by Richie (not verified) :: Mon, 11/21/2005 - 8:43pm

7 of 10 for 14 yards by Sage. That's impressive.

by Richie (not verified) :: Mon, 11/21/2005 - 8:59pm

I literally wonder if I could walk into an NFL game next week and complete 7 of 10 for 14 yards.

2 yards per completion.

On the other hand, he threw 2 picks - so only one of his passes hit the ground!

by Paytonrules (not verified) :: Mon, 11/21/2005 - 9:14pm

The Steve Smith thing - I watched the game.

I believe it's because he had two legitimate big catches - one big pass in the first quarter and that big catch on the last drive. There were a lot of passes caught that got nowhere, and while he was definitely the Panthers best player you never felt like he was dominating the game.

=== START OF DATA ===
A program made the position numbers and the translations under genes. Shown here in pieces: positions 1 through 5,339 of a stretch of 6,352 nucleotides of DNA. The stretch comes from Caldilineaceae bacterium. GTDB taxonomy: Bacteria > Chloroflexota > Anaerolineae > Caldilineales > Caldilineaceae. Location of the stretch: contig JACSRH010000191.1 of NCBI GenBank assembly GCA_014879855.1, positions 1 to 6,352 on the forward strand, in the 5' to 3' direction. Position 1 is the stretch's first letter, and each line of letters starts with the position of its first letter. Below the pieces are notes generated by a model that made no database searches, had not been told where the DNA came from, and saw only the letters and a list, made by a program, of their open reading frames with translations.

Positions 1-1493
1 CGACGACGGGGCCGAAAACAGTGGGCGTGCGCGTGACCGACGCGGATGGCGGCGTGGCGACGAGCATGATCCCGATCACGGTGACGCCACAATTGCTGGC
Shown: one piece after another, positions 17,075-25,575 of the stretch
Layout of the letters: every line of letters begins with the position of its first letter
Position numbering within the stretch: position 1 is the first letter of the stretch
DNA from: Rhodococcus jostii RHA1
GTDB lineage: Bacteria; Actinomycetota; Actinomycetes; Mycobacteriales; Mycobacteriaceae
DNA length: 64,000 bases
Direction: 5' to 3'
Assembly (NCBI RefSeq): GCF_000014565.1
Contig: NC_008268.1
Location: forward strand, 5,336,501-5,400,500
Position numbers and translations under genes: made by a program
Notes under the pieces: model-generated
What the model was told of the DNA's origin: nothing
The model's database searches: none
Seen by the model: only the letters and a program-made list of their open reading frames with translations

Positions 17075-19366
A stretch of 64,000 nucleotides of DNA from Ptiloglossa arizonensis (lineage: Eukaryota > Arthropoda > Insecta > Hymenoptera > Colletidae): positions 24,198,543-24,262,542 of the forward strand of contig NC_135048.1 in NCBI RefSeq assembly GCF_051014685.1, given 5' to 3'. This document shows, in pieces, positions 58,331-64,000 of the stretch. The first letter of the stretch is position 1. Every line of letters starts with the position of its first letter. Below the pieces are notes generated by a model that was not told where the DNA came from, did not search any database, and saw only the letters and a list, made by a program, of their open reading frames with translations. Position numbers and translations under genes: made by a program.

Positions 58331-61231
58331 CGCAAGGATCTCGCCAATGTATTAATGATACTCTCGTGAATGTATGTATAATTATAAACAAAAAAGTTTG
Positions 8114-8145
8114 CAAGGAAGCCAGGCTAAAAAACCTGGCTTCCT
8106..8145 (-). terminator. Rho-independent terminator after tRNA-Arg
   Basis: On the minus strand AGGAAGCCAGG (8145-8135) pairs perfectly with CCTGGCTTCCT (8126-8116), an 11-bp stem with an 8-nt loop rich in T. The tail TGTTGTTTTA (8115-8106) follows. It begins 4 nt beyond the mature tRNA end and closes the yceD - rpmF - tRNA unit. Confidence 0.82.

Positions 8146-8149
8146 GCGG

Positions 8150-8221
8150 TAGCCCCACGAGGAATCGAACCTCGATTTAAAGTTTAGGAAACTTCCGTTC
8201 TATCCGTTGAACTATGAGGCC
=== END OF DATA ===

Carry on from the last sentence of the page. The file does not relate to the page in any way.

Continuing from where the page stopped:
Think about it this way - how many times have you seen a game where a reciever had 14 catches, 169 yards an 0 TDs?

If only 2 of the throws to him were actually useful this is a perfect example of the statistics on footballoutsiders.com demonstrating an "empty" statistical performance. He didn't impact the outcome, he didn't produce points, because the Bears managed to 'contain' him, although the traditional measures don't show it.

by JonL (not verified) :: Mon, 11/21/2005 - 10:19pm

RE: #14

Actually, I think most Redskins fans are surprised he made it onto the field long enough to make any list.

by Jerry P. (not verified) :: Mon, 11/21/2005 - 10:53pm

"If only 2 of the throws to him were actually useful this is a perfect example of the statistics on footballoutsiders.com demonstrating an “empty� statistical performance. He didn’t impact the outcome, he didn’t produce points, because the Bears managed to ‘contain’ him, although the traditional measures don’t show it.'